In 1998, the Washington Legislature passed an historic law prohibiting the sending of commercial e-mail messages containing false or misleading information in the subject line or header. The law also permits companies that provide Internet services, known as Internet Service Providers (ISPs), to block the transmission or receipt of messages reasonably believed to violate the statute. However, the law fails to specify the permissible activities that an ISP may pursue to form such a reasonable belief. It thereby encourages a variety of intrusive ISP activities, such as message screening. Existing statutory and constitutional privacy law provides the only shield for an e-mail subscriber against invasive ISP activities. This Comment argues that these existing privacy laws fail to provide meaningful protection to e-mail subscribers from the potential abuses of their ISPs. The Comment recommends legislative action to amend the anti-spam law by explicitly limiting the ways in which an ISP may develop its "reasonable belief" that a particular e-mail message violates the anti-spam statute.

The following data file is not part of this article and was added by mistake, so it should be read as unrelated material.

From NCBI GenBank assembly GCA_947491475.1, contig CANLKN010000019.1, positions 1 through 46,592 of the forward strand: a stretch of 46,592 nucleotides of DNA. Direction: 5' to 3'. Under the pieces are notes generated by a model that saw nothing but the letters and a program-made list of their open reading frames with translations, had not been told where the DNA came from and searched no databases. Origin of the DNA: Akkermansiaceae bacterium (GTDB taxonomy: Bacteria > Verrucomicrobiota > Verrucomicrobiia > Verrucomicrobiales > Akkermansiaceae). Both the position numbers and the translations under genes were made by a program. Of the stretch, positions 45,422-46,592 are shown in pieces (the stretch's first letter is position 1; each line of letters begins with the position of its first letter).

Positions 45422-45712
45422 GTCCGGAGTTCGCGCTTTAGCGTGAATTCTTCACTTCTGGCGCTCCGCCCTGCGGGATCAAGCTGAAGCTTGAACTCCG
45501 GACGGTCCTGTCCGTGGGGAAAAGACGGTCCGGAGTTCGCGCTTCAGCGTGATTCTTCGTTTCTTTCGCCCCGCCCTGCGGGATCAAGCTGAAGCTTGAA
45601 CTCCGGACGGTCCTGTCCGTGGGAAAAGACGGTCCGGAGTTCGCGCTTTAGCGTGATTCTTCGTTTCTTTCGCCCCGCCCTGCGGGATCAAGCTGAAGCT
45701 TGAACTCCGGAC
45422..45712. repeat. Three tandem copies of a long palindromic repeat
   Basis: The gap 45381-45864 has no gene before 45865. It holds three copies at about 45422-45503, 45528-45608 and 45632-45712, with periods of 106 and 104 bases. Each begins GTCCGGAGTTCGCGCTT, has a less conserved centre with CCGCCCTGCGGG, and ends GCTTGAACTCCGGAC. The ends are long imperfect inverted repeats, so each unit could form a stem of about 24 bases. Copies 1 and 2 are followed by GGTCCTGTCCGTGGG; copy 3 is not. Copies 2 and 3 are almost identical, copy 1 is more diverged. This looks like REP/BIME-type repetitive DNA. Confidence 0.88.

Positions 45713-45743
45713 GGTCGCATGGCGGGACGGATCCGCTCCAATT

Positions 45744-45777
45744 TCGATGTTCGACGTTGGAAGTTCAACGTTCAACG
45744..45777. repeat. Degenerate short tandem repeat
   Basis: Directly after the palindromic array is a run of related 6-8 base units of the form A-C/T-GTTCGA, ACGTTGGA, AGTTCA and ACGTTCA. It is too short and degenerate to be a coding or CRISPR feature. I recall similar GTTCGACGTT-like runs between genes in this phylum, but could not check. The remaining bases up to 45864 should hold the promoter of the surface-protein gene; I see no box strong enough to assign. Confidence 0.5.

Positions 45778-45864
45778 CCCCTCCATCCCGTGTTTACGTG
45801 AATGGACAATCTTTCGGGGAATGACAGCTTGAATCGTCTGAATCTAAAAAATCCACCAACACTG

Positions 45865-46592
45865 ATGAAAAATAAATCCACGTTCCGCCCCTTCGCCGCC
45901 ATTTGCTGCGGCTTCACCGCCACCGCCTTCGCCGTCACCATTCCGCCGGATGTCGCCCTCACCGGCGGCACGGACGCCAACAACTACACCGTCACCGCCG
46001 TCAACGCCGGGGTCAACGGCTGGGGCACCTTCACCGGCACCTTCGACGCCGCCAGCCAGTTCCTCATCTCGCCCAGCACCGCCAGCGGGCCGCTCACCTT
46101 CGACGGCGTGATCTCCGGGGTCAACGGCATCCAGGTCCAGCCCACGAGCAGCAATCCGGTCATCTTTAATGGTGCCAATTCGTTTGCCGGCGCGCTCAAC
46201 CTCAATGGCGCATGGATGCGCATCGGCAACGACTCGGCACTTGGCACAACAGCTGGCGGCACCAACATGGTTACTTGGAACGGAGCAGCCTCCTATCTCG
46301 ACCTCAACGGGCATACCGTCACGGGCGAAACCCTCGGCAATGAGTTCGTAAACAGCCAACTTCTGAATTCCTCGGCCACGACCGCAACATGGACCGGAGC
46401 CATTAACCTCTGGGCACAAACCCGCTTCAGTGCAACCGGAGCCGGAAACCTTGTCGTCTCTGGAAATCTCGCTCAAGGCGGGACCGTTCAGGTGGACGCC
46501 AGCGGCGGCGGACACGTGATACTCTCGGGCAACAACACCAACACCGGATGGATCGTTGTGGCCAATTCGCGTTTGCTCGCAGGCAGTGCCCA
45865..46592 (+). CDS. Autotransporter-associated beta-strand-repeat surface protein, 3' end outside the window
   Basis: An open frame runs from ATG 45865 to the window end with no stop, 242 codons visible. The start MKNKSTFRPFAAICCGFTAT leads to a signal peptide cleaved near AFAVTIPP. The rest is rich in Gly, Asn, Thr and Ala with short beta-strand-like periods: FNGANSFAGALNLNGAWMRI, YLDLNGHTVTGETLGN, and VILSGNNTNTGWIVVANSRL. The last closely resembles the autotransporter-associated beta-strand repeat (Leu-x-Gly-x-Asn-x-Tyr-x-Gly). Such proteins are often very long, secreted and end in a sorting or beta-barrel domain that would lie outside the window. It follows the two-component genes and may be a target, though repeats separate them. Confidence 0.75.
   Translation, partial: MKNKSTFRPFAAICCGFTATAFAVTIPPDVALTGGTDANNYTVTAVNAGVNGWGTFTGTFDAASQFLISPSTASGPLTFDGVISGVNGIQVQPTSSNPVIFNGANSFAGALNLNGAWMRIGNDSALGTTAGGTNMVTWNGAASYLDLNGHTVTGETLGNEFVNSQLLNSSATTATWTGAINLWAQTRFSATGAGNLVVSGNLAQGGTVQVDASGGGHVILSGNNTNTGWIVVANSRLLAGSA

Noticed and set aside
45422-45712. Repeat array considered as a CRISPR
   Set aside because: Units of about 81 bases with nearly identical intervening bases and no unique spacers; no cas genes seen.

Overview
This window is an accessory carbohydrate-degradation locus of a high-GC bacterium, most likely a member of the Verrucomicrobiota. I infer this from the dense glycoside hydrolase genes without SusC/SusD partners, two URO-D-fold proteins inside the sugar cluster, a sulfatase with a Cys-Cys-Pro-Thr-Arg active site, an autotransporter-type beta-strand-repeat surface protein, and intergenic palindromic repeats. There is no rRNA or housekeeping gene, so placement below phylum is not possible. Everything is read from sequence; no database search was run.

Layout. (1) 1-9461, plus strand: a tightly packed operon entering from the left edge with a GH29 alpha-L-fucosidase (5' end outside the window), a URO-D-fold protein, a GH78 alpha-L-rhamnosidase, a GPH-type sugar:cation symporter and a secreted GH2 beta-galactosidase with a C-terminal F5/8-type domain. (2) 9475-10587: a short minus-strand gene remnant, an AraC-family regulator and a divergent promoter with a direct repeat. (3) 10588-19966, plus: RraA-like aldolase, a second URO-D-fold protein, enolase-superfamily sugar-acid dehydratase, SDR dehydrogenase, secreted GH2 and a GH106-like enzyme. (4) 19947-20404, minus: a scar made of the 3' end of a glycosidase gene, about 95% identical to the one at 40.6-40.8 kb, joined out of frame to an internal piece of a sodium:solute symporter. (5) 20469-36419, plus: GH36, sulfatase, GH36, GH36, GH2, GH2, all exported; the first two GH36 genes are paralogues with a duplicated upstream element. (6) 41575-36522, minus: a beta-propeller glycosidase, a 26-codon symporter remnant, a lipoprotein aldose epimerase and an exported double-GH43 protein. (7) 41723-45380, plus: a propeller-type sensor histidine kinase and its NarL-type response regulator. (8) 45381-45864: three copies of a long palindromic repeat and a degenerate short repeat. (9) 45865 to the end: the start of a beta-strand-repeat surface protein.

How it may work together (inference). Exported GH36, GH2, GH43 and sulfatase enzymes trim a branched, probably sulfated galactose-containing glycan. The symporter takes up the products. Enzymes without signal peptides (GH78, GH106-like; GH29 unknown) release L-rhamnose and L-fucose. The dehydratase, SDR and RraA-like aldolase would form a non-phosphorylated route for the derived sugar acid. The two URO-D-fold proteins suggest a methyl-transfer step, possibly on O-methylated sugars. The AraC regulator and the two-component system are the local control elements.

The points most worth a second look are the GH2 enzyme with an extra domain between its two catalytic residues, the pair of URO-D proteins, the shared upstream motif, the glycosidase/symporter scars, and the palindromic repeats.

Notes and Comments,
Washington's "Spam-Killing" Statute: Does It Slaughter Privacy in the Process?,
74 Wash. L. Rev.
Available at: https://digitalcommons.law.uw.edu/wlr/vol74/iss2/8